The battle for the mind of Ronald Reagan was like the trench warfare of World War I: never have so many fought so hard for such barren terrain.
Now I can broach the notion of suicide. It has already been felt what solution might be given. At this point the problem is reversed. It was previously a question of finding out whether or not life had to have a meaning to be lived. It now becomes clear, on the contrary, that it will be lived all the better if it has no meaning. Living an experience, a particular fate, is accepting it fully. Now, no one will live this fate, knowing it to be absurd, unless he does everything to keep before him that absurd brought to light by consciousness.
The worst of Bath was the number of its plain women. He did not mean to say there were not pretty women, but the number of the plain was out of all proportion. He had frequently observed, as he walked, that one handsome face would be followed by thirty, or five-and-thirty frights; and once, as he had stood in a shop on Bond street, he had counted eighty-seven women go by, without there being a tolerable face among them. ... But still, there certainly were a dreadful multitude of ugly women in Bath; and as for the men! they were infinitely worse. Such scarecrows as the streets were full of!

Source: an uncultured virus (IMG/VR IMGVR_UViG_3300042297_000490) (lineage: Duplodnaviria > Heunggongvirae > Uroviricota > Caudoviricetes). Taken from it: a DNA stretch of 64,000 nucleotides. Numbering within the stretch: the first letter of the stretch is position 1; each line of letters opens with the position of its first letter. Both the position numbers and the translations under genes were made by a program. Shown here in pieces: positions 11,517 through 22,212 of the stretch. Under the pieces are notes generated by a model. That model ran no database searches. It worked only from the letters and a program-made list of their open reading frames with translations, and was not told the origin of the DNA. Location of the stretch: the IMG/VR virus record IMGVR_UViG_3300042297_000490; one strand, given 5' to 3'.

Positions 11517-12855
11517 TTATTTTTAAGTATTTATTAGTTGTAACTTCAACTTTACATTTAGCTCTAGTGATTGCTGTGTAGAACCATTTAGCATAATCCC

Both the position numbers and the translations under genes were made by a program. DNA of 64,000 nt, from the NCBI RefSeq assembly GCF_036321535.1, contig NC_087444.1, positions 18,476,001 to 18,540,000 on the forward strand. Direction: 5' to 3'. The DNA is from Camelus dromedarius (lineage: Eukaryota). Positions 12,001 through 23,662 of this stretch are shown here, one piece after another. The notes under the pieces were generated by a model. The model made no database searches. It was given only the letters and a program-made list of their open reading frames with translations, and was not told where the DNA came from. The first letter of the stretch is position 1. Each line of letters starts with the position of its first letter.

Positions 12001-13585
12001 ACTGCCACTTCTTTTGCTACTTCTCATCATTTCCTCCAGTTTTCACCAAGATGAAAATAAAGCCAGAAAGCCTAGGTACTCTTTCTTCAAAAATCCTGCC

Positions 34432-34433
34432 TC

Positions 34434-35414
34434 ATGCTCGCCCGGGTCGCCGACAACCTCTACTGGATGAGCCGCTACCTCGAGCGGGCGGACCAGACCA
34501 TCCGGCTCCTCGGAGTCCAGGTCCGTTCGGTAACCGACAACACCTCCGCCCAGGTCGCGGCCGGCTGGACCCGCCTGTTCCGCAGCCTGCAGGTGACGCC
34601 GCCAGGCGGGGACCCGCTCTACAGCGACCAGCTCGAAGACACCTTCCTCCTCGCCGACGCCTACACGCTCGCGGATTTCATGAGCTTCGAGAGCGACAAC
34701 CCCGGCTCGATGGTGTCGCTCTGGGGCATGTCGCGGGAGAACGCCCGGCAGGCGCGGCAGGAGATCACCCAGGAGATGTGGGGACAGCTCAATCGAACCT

When feeling came back, in a storm of color and force and sensation, the most you could do was hold on to the person beside you and hope you could weather it. Alex closed her eyes and expected the worst-but it wasn't a bad thing; it was just a different thing. A messier one, more complicated one. She hesitated, and then she kissed Patrick back, willing to concede that you might have to lose control before you could find what you'd been missing.